Time to show true grit

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Dangerous drivers have been slammed for ‘undertaking’ road gritting vehicles on the hard shoulder of motorways and putting their own and other people’s lives at risk.

Motorists have also been criticised for swerving onto the hard shoulder in a bid to avoid gritters’ salt hitting their vehicles.

Photo Neil Cross'Gritter Phil Smith at the winter road safety campaign launch at  Highways England's new 36-metre-wide salt barn in Garstang, with a capacity for 8,000 tonnes of salt

Photo Neil Cross'Gritter Phil Smith at the winter road safety campaign launch at Highways England's new 36-metre-wide salt barn in Garstang, with a capacity for 8,000 tonnes of salt

Highways England highlighted the bad driving behaviour at the launch of its new winter road safety campaign.

Now the region’s road bosses are appealing to motorists to drive sensibly in winter conditions, not take unnecessary risks and not be tempted to try to beat the clock by undertaking gritters.

They also offered an assurance that grit will not harm other drivers’ vehicles.

The call came as Highways England showed off its new 36-metre wide salt barn at Stubbins Lane, Claughton on Brock, near Garstang.

The huge state-of-the-art, domed building is large enough to stock 8,000 tonnes of salt to cope with whatever extreme weather conditions winter brings to motorways and main A routes in this part of the region.

Driver Phil Smith, 40, from Lancaster, has been driving gritters for the past decade, working out of the Garstang and Kendal depots and has witnessed first hand motorists’ bad behaviour, estimating he can see up to 12 near misses in a shift.

He said: “It is scary when you’re out on the road and you witness a near-miss. You see drivers doing 70 or 80 miles per hour on the hard shoulder without thinking about what would happen if they hit some debris or another vehicle, or just couldn’t pull back in if there was a car or lory in their way.”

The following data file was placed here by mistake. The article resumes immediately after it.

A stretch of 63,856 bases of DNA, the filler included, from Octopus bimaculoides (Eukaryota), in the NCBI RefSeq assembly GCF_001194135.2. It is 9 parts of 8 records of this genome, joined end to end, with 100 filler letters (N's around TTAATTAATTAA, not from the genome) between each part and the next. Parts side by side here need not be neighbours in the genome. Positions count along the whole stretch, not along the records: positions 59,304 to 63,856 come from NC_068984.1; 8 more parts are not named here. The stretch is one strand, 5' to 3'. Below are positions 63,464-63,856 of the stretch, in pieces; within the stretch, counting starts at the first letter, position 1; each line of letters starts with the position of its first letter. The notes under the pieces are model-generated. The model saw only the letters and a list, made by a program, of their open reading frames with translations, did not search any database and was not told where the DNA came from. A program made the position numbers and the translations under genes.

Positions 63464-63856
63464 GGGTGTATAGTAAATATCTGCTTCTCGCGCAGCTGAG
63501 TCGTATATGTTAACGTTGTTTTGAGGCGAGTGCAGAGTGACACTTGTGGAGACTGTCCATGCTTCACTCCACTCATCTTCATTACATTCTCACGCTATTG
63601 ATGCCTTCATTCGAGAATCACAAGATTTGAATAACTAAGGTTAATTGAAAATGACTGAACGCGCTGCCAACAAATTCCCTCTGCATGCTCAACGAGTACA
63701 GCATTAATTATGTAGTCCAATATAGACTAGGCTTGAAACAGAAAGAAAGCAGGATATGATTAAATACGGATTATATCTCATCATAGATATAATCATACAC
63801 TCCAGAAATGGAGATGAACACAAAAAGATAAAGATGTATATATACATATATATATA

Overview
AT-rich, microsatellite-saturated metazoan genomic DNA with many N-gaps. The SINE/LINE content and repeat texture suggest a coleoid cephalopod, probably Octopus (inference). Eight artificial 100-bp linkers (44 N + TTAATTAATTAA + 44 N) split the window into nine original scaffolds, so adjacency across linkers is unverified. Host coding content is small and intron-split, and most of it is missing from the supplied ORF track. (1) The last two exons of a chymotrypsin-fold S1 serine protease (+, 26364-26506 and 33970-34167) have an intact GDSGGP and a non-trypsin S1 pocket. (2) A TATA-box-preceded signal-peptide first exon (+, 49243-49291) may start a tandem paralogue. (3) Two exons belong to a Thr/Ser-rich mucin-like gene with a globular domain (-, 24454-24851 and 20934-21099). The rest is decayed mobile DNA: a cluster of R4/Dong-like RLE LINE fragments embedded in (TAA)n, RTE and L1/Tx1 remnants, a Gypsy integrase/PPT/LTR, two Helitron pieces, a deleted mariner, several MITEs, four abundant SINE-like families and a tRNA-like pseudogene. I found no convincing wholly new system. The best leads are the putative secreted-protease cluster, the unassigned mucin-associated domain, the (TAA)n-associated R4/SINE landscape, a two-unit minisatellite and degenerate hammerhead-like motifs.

He recalled: “I remember one time there being a lorry going past my vehicle on the hard shoulder and it swerving back in just in time to avoid hitting a broken down car.

“Another time a car was undertaking on a section on the M6 near Lancaster where the hard shoulder tapers off as the motorway goes under a bridge. You think ‘what if’ when you see something like that happen.”

Gritters usually travel at 40mph in the middle lane of motorways, spreading salt across all three lanes.

Phil added: “The majority of drivers respect what we do and give us space, only passing when it’s safe to do so. But a few seem to think we’re just there to get in the way and don’t realise we need to be in the middle lane so we’re able to spread salt on all three lanes of the motorway.”

Latest statistics show that on average 16 people die in England every year as a result of collisions on hard shoulders or lay-bys and 45 suffer serious injuries.

Andrew Oliver, North West winter services manager at Highways England, said: “The majority of people support our gritter drivers by keeping back a sensible distance and only passing when it’s safe to do so, but a few have been putting themselves and others at risk.”

He urged motorists to remember to keep a winter safety kit in their car, including sunglasses to avoid being caught out by low winter sun, ice scraper, de-icer, warm clothes and blankets.